By ERIC GRODE
Nellie McKay's limbs might not be as nimble as those of Bill Irwin and David Shiner. (Whose are?) But her ukulele-strumming and piano-playing fingers, to say nothing of her deceptively barbed tongue, get every bit as much of a workout in the two men's long-awaited reunion, Old Hats.
Irwin and Shiner shot to tandem fame in Fool Moon, which reached Broadway three separate times in the 1990s. That piece featured the old-timey musical shenanigans of the Red Clay Ramblers, and it is roughly this role that McKay and her four-piece band play in Old Hats, now at the Signature Center. When she's not providing pastiche support for the two men as they cavort through everything from an inept magic act to a raucous political debate to a beloved <i>Fool Moon</i> routine, she herself takes center stage, singing a variety of wickedly witty ditties that suggest the Great American Songbook with a few shivs tossed in.
"I guess it isn't all me up there," McKay says of her Old Hats persona. "It's also Hoagy Carmichael and Louis [Armstrong] from 'Hello, Dolly!'"
Some of her Old Hats material, notably the exorcism-themed gospel rave-up "Dispossessed" and the anti-anti-feminist "Mother of Pearl," will be familiar to her fans. ("It's good to recycle," she says.) But she also debuts three new songs plus a Jobim-style Portuguese tune to accompany that hapless magic act.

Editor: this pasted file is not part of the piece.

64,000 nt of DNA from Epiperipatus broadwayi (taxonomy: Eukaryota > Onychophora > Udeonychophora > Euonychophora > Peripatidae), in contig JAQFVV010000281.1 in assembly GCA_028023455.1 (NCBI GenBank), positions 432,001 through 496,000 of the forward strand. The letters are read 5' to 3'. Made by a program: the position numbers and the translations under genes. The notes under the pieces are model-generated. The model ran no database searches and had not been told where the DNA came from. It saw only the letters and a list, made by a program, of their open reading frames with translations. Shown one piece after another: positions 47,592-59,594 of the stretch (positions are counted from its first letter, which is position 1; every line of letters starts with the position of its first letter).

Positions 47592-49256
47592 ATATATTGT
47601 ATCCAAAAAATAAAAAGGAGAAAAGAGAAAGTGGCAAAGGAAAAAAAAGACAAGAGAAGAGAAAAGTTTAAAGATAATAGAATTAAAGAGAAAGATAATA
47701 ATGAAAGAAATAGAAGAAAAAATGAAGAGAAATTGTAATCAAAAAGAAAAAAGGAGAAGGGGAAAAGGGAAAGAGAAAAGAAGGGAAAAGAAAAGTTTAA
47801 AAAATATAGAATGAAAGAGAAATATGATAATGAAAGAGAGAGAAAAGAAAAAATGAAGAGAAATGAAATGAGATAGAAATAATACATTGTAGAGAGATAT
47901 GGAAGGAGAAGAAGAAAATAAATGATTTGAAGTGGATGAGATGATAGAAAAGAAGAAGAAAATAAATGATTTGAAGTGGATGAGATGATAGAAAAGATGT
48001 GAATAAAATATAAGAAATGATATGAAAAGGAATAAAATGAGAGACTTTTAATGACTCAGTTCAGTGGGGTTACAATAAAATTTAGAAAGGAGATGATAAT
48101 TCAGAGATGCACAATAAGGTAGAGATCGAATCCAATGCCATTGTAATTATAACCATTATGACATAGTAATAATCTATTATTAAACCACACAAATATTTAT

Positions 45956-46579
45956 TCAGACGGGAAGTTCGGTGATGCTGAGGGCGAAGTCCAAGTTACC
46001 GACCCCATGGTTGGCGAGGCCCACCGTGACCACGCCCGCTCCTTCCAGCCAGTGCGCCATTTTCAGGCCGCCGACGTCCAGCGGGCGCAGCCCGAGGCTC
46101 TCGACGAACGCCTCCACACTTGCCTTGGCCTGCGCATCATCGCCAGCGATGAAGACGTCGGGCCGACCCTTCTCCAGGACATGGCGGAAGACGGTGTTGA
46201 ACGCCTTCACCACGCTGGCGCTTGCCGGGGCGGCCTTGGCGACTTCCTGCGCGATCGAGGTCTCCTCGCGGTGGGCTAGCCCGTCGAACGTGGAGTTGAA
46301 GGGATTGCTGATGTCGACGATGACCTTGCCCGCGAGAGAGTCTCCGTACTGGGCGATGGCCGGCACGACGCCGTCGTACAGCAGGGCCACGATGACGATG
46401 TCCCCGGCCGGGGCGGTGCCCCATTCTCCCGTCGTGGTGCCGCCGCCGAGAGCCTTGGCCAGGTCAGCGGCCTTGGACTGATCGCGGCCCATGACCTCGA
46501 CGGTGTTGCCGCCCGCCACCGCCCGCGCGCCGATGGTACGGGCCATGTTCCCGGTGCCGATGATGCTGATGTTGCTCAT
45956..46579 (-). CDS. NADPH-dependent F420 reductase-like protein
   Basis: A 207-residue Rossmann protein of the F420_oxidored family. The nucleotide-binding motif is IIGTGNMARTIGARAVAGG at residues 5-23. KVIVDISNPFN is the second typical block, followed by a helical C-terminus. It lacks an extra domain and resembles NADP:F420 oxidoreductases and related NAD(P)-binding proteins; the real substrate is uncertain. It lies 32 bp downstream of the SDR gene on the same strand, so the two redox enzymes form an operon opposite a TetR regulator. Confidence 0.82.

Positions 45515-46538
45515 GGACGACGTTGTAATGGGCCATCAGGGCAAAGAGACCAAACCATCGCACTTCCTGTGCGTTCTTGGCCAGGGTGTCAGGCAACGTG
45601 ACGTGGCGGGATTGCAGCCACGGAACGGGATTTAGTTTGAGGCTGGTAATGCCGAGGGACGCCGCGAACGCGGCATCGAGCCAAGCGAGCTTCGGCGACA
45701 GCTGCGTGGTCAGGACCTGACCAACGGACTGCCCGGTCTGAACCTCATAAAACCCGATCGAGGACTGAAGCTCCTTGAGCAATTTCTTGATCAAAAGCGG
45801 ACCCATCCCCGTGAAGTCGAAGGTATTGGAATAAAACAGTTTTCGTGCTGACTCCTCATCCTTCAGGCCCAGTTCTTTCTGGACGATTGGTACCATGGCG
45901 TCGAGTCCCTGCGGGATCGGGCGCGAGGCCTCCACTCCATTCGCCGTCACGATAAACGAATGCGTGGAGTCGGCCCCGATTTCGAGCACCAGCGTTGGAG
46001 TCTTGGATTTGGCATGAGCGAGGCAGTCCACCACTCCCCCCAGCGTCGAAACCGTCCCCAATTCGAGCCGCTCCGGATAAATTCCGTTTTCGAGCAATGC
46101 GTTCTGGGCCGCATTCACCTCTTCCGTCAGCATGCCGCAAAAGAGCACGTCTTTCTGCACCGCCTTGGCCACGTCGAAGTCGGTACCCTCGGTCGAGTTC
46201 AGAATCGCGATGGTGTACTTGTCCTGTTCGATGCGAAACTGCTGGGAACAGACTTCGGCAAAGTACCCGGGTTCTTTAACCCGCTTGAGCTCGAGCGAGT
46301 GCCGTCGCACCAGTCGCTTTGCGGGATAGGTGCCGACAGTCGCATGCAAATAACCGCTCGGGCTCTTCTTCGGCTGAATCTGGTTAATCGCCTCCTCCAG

McKay, who made her Broadway debut as Polly Peachum in the 2007 Roundabout revival of The Threepenny Opera, also contributes a stream of wide-eyed patter that lives in the whimsical retro realm that Irwin and Shiner call home. ("Hey, that was swell, fellas! Do you think I could dance a bit tonight, Bill?") Her fresh-scrubbed enthusiasm, not surprising from a woman who recently recorded an album-length tribute to Doris Day, rubs off on our protagonists; where the typical leading man is struck dumb by such a beguiling character, the mute Irwin and Shiner are inspired to vocalize.
While the actual interactions between McKay and her leading men are largely confined to that sequence and a charming Charleston, she says director Tina Landau has encouraged a fair amount of creative back-and-forth within the cast. Or, as she puts it, "Everyone in this show has opinions about everything."
McKay says she tried to keep herself in the dark about Irwin and Shiner's skills before Old Hats rehearsals "because otherwise I'd have been too intimidated to function." But now that she and her band members have a nightly view of the action, staying unaware is no longer an option: "Every night, we're beside ourselves when we watch the show."
Having released five albums in the last decade, McKay is accustomed to extensive touring, which makes the idea of spending a few months in one place appealing "as opposed to finding ourselves most nights at a Denny's at 4 in the morning outside Omaha or wherever." But unlike her timeless stylings, even a successful off-Broadway run has an expiration date. What will McKay do at that point? "Goodness, I have no idea. Try to sell out where I can and get by where I can't, I suppose."
Eric Grode is a freelance arts writer and a professor at Syracuse University's Goldring Arts Journalism Program
Photo by Joan Marcus